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“Quantum Biology”: how nature harnesses quantum processes to function optimally, and how might we control such quantum processes to therapeutic and tech advantage
Imagine driving cell activities to treat injuries and disease simply by using tailored magnetic fields. Many relevant physiological processes, such as: the regulation of oxidative stress, proliferation, and respiration rates in cells; wound healing; ion channel functioning; and DNA repair were all demonstrated to be controlled by weak magnetic fields (with a strength on the order of that produced by your cell phone). Such macroscopic physiological responses to magnetic fields are consistent with being driven by chemical reactions that depend on the electron quantum property of spin. In the long-term, the electromagnetic fine-tuning of endogenous “quantum knobs” existing in nature could enable the development of drugs and therapeutic devices that could heal the human body — in a way that is non-invasive, remotely actuated, and easily accessible by anyone with a mobile phone. However, whereas spin-dependent chemical reactions have been unambiguously established for test-tube chemistry (bearing uncanny similarities with what physicists call “spin quantum sensing”), current research has not been able to deterministically link spin states to physiological outcomes in vivo and in real time. With novel quantum instrumentation, we are learning to control spin states within cells and tissues, having as a goal to write the “codebook” on how to deterministically alter physiology with weak magnetic fields to therapeutic and technological advantage.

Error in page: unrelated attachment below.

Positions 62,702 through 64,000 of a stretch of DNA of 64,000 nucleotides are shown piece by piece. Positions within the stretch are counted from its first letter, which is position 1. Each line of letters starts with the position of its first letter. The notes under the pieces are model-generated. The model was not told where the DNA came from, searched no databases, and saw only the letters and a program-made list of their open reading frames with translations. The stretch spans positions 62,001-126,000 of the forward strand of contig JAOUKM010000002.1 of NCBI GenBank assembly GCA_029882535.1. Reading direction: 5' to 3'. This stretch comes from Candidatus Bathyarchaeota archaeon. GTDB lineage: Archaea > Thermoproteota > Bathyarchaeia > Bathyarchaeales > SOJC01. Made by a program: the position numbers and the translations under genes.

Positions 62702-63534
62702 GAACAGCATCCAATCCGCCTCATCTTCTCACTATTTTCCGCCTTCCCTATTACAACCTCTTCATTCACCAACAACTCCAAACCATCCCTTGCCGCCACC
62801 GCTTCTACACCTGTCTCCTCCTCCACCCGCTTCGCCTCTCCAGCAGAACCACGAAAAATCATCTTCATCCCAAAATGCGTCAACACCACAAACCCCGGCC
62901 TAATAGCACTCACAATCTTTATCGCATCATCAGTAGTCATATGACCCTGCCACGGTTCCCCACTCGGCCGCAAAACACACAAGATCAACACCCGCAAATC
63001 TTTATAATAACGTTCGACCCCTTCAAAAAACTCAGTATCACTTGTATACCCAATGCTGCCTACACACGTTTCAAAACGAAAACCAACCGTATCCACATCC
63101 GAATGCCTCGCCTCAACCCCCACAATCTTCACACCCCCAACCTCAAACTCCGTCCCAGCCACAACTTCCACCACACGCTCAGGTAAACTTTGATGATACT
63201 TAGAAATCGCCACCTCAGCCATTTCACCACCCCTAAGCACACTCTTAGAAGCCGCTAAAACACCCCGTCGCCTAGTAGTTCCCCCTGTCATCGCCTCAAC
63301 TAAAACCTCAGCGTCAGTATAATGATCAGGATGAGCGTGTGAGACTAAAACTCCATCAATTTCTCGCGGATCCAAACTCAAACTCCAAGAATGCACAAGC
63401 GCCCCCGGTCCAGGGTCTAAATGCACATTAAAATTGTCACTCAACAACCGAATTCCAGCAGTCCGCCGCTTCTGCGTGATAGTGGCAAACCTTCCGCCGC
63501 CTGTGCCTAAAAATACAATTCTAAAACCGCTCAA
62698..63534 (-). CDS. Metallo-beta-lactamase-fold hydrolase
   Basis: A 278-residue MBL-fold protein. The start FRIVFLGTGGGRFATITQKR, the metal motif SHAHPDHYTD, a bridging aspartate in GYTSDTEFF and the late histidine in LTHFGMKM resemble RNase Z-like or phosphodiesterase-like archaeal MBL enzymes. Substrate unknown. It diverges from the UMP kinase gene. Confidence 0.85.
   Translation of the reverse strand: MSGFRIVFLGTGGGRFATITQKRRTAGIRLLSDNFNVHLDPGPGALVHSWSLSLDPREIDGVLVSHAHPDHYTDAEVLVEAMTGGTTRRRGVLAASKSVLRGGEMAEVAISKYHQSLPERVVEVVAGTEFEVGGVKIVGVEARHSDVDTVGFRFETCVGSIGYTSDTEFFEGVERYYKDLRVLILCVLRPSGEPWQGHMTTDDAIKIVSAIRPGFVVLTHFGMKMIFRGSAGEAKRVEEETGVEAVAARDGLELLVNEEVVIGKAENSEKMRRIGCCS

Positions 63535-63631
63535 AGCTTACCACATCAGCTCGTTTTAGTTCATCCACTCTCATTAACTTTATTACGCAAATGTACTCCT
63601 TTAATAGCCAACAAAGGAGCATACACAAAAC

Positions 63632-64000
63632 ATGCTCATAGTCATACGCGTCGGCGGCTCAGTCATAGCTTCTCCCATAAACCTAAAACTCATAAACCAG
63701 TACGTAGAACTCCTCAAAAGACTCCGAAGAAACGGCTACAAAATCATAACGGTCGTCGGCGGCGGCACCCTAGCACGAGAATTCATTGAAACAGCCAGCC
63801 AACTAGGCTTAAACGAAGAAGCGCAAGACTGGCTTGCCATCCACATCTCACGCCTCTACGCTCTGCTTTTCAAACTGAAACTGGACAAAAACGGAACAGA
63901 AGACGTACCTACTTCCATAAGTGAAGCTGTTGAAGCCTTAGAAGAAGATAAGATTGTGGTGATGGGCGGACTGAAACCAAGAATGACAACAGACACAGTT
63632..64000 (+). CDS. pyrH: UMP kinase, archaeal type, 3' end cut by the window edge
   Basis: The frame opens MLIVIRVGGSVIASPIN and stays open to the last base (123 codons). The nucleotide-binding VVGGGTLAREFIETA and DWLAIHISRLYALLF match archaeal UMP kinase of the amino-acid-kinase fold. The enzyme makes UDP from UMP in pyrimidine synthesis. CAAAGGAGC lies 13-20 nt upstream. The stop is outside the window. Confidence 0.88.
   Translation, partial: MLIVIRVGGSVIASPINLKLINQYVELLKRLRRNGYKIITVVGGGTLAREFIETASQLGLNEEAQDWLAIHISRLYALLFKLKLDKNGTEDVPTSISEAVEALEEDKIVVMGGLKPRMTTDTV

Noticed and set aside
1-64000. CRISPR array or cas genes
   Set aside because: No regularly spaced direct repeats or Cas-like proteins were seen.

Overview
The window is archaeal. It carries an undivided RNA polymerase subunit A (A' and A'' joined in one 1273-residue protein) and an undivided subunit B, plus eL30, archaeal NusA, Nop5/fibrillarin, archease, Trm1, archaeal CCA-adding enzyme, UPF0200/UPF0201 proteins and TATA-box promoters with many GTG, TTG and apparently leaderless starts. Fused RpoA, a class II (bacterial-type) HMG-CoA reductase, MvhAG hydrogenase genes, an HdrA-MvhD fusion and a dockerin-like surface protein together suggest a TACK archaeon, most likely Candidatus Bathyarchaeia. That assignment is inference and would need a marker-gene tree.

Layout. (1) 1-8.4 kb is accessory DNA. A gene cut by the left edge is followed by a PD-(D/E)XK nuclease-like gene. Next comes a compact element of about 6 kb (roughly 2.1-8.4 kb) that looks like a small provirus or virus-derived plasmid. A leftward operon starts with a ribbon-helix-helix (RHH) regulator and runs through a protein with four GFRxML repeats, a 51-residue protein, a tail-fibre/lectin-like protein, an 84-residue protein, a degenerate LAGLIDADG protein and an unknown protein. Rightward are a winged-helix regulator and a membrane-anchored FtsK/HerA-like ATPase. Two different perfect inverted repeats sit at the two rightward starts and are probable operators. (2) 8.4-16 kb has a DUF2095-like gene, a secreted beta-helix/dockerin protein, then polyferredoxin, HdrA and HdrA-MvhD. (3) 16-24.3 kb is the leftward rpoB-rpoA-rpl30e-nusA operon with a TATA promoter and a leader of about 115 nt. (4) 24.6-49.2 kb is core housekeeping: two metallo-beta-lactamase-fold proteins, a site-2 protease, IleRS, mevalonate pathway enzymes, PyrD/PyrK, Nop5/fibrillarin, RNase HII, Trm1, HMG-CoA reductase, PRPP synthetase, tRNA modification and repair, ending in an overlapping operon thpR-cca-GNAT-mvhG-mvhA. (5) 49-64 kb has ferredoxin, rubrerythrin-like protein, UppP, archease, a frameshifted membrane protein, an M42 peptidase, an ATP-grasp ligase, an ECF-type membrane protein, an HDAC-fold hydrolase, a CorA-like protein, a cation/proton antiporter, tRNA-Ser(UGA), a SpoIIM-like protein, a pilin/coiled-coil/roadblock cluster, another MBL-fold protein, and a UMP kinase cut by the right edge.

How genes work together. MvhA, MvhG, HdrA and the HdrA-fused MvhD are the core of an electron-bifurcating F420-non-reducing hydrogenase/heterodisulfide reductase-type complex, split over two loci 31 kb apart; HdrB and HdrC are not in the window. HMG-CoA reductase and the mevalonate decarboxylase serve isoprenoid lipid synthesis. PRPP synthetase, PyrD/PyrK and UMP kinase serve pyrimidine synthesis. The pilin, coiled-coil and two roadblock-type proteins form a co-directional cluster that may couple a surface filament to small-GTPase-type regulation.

Prof. Clarice D. Aiello is a quantum engineer interested in how quantum physics informs biology at the nanoscale. She is an expert on nanosensors harnessing room-temperature quantum effects in noisy environments. Aiello received her B.S. in Physics from the Ecole Polytechnique; her M.Phil. in Physics from the University of Cambridge, Trinity College; and her Ph.D. from MIT in Electrical Engineering. She also held postdoctoral appointments in Bioengineering at Stanford, and in Chemistry at Berkeley. Two months before the pandemic, she joined UCLA, where she leads the Quantum Biology Tech (QuBiT) Lab.